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The new romantics

 The new romantics
David Brooks, The New York Times, Sept 5, 2015
http://www.nytimes.com/2015/09/04/opinion/david-brooks-the-new-romantics-in-the-computer-age.html
  accessed Sept 5, 2015
 
電腦不久將可取代人擔任技術性的工作,包刮財務分析、法律文件處理等等。相形之下,人際關係的才能(電腦無法取代)將變得更有價值。其中同理心將變成非常重要。青年朋友若不讀經典小說(三國演義、基督山恩仇記等…)會落於職場的弱勢地位。
林中斌 2015.9.13
 
         Computers will soon be able to do many of the cognitive tasks taught in places like law schools and finance departments.
         Empathy becomes a more important workplace skill.

 
 Just once I’d like to have a college student come up to me and say, “I really wanted to major in accounting, but my parents forced me to major in medieval art.” That probably won’t happen. It always seems to be the parents who are pushing their children in the “practical” or mercenary direction.
 
These parents are part of the vast apparatus — college résumés, standardized tests, the decline of humanities majors — that has arisen to make our culture more professional and less poetic.
 
But you see a counterreaction setting in. You see, here and there, signs of a new romanticism.
 
Ironically, technological forces may be driving some of the romantic rebirth. As Geoff Colvin points out in his book “Humans Are Underrated,” computers will soon be able to do many of the cognitive tasks taught in places like law schools and finance departments.
 
Computers can already go through millions of legal documents and sort them for relevance to an individual case, someday allowing one lawyer to do the work of 500. Computers may soon be able to cruise through troves of data and offer superior financial advice. Computers are not only getting smarter at systems analysis, they are improving at rates no human can match.
 
Colvin argues that improving your cognitive skills is no longer good enough. Simply developing more generic human capital will not help people prosper in the coming economy. You shouldn’t even ask, What jobs can I do that computers can’t do? That’s because they are getting good at so many disparate things. You should instead ask, What are the activities that we humans, driven by our deepest nature or by the realities of daily life, will simply insist be performed by other humans?
 
Those tasks are mostly relational. Being in a position of authority or accountability. Being a caregiver. Being part of a team. Transactional jobs are declining but relational jobs are expanding.
 
Empathy becomes a more important workplace skill, the ability to sense what another human being is feeling or thinking. Diabetes patients of doctors who scored high on empathy tests do better than patients with low-empathy doctors.
 
The ability to function in a group also becomes more important — to know how to tell stories that convey the important points, how to mix people together.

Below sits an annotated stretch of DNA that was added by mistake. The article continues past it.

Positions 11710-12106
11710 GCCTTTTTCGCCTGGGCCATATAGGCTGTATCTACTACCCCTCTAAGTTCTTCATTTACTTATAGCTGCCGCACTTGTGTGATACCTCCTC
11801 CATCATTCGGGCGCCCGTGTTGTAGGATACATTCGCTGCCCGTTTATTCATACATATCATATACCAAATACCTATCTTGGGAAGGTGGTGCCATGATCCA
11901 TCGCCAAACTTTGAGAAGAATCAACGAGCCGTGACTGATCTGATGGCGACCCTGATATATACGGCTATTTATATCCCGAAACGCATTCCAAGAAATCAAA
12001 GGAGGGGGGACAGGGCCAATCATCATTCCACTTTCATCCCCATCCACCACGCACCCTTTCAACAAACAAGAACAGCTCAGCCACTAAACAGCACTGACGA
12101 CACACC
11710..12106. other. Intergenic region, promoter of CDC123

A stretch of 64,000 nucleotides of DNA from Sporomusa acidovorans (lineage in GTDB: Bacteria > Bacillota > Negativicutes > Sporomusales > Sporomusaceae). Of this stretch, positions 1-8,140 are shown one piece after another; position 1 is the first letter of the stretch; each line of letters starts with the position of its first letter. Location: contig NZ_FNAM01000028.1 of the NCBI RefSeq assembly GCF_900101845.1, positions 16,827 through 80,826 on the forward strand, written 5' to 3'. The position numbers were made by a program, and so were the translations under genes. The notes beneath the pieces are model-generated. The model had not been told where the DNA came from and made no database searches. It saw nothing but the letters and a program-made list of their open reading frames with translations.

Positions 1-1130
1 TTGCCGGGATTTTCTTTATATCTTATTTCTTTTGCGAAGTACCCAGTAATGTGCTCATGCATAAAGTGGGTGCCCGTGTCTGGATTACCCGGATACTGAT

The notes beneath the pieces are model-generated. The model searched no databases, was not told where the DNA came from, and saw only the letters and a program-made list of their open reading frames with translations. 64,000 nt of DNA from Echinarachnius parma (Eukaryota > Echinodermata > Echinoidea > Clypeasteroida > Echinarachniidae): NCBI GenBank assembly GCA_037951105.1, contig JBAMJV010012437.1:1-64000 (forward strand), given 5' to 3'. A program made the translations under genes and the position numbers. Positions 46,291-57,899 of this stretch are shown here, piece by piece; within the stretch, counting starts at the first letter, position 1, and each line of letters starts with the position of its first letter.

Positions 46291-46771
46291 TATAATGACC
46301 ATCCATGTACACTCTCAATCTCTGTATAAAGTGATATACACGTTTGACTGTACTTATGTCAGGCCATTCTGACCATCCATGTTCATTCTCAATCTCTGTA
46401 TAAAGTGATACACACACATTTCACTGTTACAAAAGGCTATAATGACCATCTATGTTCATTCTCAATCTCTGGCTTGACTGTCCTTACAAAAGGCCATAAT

Secure workers will combine technical knowledge with social awareness — the sort of thing you get from your genes, from growing up in a certain sort of family and by widening your repertoire of emotions through reflection, literature and a capacity for intimacy.
 
But the new romanticism won’t only be built on workplace incentives. It will be driven, too, by the inherent human craving for the transcendent. Through history there have always been moments when eras of pragmatism give way to eras of high idealism.
 
Mark Edmundson’s new book, “Self and Soul,” is a blow in that direction. He observes that “culture in the West has become progressively more practical, materially oriented, and skeptical.” But he argues that history has left us different idealistic models worth pondering and reviving.
 
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There is the hero of courage, who possesses prowess and risks life and limb for a cause, thus arousing admiration and awe. There is the hero of compassion, like Buddha or Jesus, who puts others before him or herself. Edmundson writes: “The saint seeks a life full of meaningful compassion. The acquisition of goods, the piling up of wealth, only serves to draw force from his proper pursuit. The saint lives — or tries to live — beyond desire. The saint lives for hope.”
 
There is the hero of serious thought. “Even early on,” Edmundson says, “as they enter the first phase of their lives as thinkers, they’ll have one of the greatest satisfactions a human being can have: They won’t lie. They’ll follow Socrates, and they’ll look out at the world, and with whatever mix of irony and sweetness and exasperation, they will describe it as it is to them. When others trim and sidestep, they will have the satisfaction of voicing honest perceptions.”
 
I could imagine a time when young thinkers discard the strictures of the academic professionalism and try to revive the model of the intellectual as secular sage. I could see other young people tiring of résumé-building do-goodism and trying to live more radically for the poor. The romantic tries as much as possible to ground his or her life in purer love that transforms — making him or her more inspired, creative and dedicated, and therefore better able to live as a modern instantiation of some ideal.
 
I’m not sure we’re about to be overrun with waves of Byronic romantics, but we have been living through an unromantic period and there’s bound to be a correction. People eventually want their souls stirred, especially if the stuff regarded as soft and squishy turns out in a relational economy to be hard and practical.
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